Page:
Tough problem. The only large company in downtown San Jose is Adobe — most everyone else is civil servants and college students. A Google/Facebook/LinkedIn/Ebay headquarters would make a big difference.

    Joe Reply:

    People are people. Civil employees or students, they help.
    A large IT employer bad bad thing.

    The activity around the Google complex is pathetic. The non-Google commercial development around their complex is minimal for the number of people commuting tithe campus. Everyone works, eats and plays within the company facilities.

    If Facebook had closen San Jose, they would’ve established within company eating cleaning another support activities.

    yes having some corporate headquarters in the area would be good but I’m not convinced that these it employers help neighborhoods.

    Joe Reply:

    I meant to type a large corporate IT employer may be a bad thing – may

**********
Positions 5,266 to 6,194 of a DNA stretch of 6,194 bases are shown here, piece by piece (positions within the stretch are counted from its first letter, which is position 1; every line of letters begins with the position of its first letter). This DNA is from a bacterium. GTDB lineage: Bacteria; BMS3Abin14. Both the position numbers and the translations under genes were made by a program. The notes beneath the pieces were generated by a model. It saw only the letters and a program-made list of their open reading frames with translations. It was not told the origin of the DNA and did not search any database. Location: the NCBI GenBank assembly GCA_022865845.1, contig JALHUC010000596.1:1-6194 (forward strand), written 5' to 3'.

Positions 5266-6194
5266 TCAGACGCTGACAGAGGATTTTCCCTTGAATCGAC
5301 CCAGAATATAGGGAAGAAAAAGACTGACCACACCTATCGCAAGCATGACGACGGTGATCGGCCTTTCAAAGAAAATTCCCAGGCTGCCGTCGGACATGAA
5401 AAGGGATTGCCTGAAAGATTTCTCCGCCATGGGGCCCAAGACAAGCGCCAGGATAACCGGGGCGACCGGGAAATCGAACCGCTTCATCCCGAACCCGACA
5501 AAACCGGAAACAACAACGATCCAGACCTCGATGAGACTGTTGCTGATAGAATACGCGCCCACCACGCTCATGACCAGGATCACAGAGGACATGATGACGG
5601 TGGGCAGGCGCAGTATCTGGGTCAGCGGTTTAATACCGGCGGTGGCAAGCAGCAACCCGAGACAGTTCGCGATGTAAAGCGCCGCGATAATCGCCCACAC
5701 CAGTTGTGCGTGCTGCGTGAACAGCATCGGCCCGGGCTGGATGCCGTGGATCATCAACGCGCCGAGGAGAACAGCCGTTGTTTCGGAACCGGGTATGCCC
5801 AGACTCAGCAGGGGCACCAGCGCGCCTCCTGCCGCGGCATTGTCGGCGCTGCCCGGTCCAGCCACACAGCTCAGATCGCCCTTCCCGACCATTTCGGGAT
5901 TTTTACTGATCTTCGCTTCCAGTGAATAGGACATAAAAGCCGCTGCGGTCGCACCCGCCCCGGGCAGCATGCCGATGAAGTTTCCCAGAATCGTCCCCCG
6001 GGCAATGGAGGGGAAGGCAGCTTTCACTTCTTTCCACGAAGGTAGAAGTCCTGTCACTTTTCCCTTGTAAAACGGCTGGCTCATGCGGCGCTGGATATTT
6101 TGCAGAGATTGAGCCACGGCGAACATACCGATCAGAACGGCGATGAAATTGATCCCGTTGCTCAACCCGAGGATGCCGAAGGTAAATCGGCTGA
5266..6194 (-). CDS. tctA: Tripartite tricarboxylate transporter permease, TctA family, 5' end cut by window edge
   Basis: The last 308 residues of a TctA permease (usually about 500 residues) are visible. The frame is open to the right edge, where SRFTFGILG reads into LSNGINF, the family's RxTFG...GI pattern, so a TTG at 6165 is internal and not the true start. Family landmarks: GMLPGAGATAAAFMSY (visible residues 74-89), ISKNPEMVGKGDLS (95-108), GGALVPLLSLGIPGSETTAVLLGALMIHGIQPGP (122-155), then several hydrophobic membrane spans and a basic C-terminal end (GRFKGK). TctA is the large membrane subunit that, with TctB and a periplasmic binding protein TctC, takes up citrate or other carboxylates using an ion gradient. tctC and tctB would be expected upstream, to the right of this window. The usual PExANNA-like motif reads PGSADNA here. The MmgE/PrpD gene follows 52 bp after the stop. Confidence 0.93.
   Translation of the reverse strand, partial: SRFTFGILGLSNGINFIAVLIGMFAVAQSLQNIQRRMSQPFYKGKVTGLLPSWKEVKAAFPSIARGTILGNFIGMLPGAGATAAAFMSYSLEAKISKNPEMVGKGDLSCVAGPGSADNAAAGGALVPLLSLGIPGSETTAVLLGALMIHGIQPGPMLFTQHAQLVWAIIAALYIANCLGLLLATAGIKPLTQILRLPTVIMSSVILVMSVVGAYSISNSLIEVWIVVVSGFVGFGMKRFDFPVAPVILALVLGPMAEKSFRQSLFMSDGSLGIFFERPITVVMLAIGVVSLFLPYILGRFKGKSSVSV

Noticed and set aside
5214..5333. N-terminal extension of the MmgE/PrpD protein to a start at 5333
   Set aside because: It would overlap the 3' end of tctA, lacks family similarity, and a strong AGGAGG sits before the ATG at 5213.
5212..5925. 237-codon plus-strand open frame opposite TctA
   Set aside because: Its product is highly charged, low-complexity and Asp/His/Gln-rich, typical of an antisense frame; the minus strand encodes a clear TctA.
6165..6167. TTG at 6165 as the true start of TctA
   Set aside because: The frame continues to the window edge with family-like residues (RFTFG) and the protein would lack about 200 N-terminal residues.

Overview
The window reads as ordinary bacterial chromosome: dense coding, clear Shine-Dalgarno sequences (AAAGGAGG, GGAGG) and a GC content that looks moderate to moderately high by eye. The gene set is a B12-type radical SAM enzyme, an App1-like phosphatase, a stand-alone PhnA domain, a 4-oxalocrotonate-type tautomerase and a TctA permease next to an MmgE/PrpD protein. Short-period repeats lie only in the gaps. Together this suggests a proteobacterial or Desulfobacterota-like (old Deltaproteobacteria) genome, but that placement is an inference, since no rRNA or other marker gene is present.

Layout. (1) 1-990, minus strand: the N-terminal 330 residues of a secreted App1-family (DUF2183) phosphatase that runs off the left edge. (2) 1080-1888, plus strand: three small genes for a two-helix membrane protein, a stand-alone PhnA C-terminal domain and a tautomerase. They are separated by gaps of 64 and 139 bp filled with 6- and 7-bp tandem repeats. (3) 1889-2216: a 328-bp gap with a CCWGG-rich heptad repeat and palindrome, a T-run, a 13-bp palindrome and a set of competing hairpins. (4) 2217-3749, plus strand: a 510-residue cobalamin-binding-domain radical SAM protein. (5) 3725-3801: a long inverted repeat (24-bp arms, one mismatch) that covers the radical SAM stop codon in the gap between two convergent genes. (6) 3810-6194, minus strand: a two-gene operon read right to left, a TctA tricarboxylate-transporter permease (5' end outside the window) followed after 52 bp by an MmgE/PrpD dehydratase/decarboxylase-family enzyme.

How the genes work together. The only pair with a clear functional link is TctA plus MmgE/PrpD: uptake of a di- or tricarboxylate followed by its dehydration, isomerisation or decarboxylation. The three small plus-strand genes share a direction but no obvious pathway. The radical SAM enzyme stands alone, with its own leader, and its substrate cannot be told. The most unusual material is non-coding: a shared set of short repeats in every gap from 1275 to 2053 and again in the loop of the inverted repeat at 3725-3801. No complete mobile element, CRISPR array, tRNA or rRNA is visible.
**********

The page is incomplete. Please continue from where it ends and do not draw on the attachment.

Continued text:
jimsf Reply:

    Just build homes at an affordable price and people will flock there.

    synonymouse Reply:

    They’re practically free in Cleveland.

  14. Brian_FL
    Mar 25th, 2014 at 13:56

    O/T On the FRA website they posted a request from CHSRA dated Feb 28, 2014 to waive the Buy America rules for the purchase of two HSR train sets to be delivered in early 2019 for testing. It makes sense as there currently are no existing manufacturing facilities in the USA to build HSR train sets.

    synonymouse Reply:

    Testing on what trackage with what wire? Pueblo?

    Brian_FL Reply:

    The waiver request letter says low and medium speed testing will take place first (at the AAR facility in CO??). Then high speed testing will take place on the IOS (see page 9).

    synonymouse Reply:

    No wire on the boonies IOS – the bangers would cut it down overnite unless they kept it energized constantly. I guess they need to test them since California sits on a different planet from Earth and has “special needs”.